Low Water Levels at California’s Reservoirs

Low Water Levels at California's Reservoirs

(DailyDig.com) – The recent massive rains across the state have helped to alleviate the state’s severe drought during the last decade. Torrential downpours, heavy snow with power outages, flooding rivers, and powerful winds battered Northern California toward the end of 2022. Concerns about a dry winter have been alleviated by a strong helping of hydrologic optimism. The season has gotten off to a fast start, with additional snow and rain expected in early 2023. The prospect of restocking California’s ten biggest reservoirs this spring remains optimistic.

However, the recent wet and stormy weather will not relieve the drought, at least not soon, and it will not reverse the West’s driest stretch in 1,200 years. Much more rainfall is required to fully refill not just the surface reservoirs but also the groundwater storage.

“Our community can’t rely just on precipitation amounts or atmospheric moisture demand alone to understand how severe a drought is. We have to look underground to see how much water has been depleted from storage belowground in soils and rock. This is where the water that supplies streams and trees during [California’s] long dry season comes from,” said Daniella Rempe. She is a hydrologist and geomorphologist at UT Austin’s Jackson School of Geosciences.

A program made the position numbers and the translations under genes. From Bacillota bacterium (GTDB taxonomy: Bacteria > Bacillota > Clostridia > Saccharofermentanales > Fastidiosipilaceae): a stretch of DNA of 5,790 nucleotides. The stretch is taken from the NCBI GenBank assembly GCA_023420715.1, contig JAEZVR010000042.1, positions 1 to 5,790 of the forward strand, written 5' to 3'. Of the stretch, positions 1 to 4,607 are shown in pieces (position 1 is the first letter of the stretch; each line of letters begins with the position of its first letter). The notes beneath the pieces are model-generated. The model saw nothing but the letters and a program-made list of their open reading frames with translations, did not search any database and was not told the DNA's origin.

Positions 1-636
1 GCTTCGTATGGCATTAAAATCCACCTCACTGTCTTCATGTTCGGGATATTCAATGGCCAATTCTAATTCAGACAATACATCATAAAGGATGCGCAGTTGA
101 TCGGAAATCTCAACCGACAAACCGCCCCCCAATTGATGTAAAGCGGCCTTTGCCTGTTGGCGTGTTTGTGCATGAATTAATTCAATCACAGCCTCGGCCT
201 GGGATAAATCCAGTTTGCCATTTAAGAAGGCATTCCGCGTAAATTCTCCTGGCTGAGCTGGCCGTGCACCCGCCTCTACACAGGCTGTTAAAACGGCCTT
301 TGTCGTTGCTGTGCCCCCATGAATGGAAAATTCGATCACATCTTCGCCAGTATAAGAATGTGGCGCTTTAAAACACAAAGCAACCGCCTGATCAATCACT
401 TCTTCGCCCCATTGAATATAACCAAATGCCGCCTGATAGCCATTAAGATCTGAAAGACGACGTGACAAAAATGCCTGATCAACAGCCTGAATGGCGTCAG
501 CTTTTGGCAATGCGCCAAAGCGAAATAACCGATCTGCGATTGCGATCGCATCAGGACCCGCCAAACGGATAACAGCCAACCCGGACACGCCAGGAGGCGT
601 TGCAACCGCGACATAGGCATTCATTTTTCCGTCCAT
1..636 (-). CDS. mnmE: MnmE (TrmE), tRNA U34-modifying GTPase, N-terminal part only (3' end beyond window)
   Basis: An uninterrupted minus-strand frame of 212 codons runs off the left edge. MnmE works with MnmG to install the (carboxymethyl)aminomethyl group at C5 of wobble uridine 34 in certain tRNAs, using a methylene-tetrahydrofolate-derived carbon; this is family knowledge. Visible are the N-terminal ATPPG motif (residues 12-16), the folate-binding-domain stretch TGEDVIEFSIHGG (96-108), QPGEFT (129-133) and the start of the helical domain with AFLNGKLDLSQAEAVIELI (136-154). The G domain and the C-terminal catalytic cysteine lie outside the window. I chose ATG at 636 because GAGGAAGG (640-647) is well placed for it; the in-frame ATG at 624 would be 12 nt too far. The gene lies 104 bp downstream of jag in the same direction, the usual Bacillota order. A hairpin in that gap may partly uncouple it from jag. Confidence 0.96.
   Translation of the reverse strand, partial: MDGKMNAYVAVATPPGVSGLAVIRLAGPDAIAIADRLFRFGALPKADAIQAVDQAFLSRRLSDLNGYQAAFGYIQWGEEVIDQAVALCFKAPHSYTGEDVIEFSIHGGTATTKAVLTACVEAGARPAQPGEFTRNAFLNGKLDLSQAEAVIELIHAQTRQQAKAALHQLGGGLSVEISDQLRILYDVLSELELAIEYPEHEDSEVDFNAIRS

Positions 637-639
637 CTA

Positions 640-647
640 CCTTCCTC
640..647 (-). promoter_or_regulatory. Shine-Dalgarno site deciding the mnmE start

Rempe earlier said that prolonged periods of insufficient rainfall not only deplete the hydration supply for plants but also reduce the quantity of groundwater stored in the landscape.

Groundwater supplies streams throughout California’s long, dry summers year-round. She explained that during drought, showers that would normally replace this groundwater would instead supply the dry root zone, slowing or stopping the underground water that feeds streams and reservoirs.

After a rainy start to 2023, reservoirs and groundwater levels may dry out again. Thus, dry years may leave tiny villages without water.

California might add reservoirs to brace for drought. In Northern California’s Sacramento Valley, Sites Reservoir will store 1.5 MAF off-stream water. The reservoir will be operational by 2030 once construction begins in mid-2024. Desalination facilities might also increase water supply by using salt water.

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